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Municipal Technical Advisory Service (MTAS)

Finding the Right People

Reference Number: MTAS-1114
Reviewed Date: 08/23/2023

Once the decision to appoint an advisory committee is made, qualified residents must be identified and recruited to serve. This sounds much easier than it usually is. Many qualified people will decline involvement due to their lack of time to commit to the project. Others will decline service if the project is seen as controversial.

Cities are urged to avoid the “want ads” approach to finding people to serve on committees. Advertisements in the media may attract a large number of volunteers, but most will not have the expertise you are looking for. Some may have issues with the city and are looking for a platform to air these issues. Remember that you are seeking advice from known experts in your town to help resolve difficult problems. Every person on the street will have an opinion about what direction the city should take, but expertise is not evenly distributed throughout the community.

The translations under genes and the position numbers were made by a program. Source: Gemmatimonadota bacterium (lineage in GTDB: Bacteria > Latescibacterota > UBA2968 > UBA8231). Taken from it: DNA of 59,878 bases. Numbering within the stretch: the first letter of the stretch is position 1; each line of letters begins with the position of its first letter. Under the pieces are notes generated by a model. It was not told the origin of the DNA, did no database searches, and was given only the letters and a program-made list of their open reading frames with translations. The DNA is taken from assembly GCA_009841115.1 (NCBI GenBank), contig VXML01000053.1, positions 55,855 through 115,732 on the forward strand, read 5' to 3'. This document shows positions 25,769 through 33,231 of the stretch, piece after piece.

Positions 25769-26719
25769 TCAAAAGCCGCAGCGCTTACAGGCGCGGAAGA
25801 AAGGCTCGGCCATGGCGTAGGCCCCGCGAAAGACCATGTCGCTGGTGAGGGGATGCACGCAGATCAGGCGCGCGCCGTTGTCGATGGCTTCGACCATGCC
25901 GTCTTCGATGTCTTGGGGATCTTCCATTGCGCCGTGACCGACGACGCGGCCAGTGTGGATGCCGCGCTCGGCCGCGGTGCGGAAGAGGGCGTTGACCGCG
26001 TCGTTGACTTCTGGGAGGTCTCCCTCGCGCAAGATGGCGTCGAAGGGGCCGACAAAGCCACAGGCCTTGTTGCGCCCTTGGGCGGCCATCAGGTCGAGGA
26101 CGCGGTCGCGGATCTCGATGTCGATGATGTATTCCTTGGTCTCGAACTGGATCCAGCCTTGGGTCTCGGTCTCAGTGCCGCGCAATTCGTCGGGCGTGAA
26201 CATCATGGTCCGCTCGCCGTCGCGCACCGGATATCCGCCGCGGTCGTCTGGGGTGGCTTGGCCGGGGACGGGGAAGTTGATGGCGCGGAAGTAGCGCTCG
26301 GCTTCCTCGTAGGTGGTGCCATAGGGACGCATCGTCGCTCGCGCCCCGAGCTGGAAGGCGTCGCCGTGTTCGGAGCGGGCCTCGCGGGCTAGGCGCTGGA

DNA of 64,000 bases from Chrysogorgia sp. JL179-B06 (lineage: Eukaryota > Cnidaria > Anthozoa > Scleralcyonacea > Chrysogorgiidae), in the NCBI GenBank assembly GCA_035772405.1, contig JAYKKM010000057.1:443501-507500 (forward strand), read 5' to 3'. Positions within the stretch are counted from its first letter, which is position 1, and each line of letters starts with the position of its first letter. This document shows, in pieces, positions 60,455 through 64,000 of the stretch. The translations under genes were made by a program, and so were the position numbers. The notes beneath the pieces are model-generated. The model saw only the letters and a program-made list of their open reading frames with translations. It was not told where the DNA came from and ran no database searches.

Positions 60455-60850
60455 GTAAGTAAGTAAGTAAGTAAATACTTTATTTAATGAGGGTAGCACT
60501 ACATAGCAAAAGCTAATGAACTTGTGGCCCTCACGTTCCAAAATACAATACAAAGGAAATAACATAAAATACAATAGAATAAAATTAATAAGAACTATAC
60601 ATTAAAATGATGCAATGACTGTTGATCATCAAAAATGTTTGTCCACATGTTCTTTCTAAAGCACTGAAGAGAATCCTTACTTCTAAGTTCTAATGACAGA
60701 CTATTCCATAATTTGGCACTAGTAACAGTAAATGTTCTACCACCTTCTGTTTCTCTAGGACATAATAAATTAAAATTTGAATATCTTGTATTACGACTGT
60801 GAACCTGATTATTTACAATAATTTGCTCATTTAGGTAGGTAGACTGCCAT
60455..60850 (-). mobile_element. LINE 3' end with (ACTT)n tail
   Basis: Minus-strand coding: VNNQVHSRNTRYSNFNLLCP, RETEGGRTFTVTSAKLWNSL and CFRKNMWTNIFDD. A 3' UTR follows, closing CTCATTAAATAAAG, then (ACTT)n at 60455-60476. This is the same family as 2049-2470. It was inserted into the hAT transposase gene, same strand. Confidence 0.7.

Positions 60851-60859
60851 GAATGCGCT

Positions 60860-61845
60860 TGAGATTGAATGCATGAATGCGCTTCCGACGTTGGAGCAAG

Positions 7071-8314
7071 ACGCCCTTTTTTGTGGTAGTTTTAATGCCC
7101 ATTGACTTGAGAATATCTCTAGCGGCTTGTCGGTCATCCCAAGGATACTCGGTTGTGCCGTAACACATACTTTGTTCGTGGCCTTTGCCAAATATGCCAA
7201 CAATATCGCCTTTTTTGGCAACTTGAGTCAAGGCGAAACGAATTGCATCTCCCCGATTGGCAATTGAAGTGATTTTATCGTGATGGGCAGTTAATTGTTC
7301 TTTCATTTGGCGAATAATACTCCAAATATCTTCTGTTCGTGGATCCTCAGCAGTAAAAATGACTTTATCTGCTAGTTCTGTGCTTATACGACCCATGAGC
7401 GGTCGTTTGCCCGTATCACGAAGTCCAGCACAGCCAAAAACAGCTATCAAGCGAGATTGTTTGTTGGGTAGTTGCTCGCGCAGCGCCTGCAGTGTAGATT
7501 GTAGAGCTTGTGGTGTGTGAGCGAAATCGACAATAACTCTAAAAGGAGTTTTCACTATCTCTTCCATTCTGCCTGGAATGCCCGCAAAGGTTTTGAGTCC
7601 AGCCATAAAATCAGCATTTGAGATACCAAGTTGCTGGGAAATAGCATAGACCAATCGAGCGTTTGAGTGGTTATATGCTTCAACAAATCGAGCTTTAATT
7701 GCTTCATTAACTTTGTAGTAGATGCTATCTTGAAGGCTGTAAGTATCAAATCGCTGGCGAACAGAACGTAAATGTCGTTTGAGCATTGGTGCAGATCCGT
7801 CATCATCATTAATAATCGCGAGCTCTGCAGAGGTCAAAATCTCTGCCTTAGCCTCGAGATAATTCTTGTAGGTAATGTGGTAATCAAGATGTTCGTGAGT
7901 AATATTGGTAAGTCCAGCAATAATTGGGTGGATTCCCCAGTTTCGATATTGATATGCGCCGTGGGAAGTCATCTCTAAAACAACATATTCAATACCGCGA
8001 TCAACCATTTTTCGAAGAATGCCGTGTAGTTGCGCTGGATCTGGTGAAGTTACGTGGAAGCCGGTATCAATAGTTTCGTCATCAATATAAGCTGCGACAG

Instead, the governing board and staff should draw up lists of people recognized as having the necessary qualifications and who also are seen as community leaders. A proactive approach to recruiting these individuals should be undertaken. Professional groups, civic organizations, educators, clergy and neighborhood associations may be helpful in identifying those who possess the knowledge for the task.

In making appointments to citizen panels, you generally should avoid the following types of people:

  • People known to have conflicts of interest in the issue and those who want to sell the city a specific product or service and who have a stake in the final decision.
  • Relatives of board members or staff.
  • Obstructionists. An effective citizen panel will consist of citizens having wide and diverse backgrounds. Each member should be able to speak freely and be critical of the status quo. You should look for problem solvers and avoid those who cannot suggest reasonable solutions to the objections they may raise.
  • People with political ambitions. One of the purposes of seeking citizen advice is to receive input that is not colored by politics and that provides an objective analysis of facts. Appointing politicians (or wannabes) to advisory committees defeats this purpose.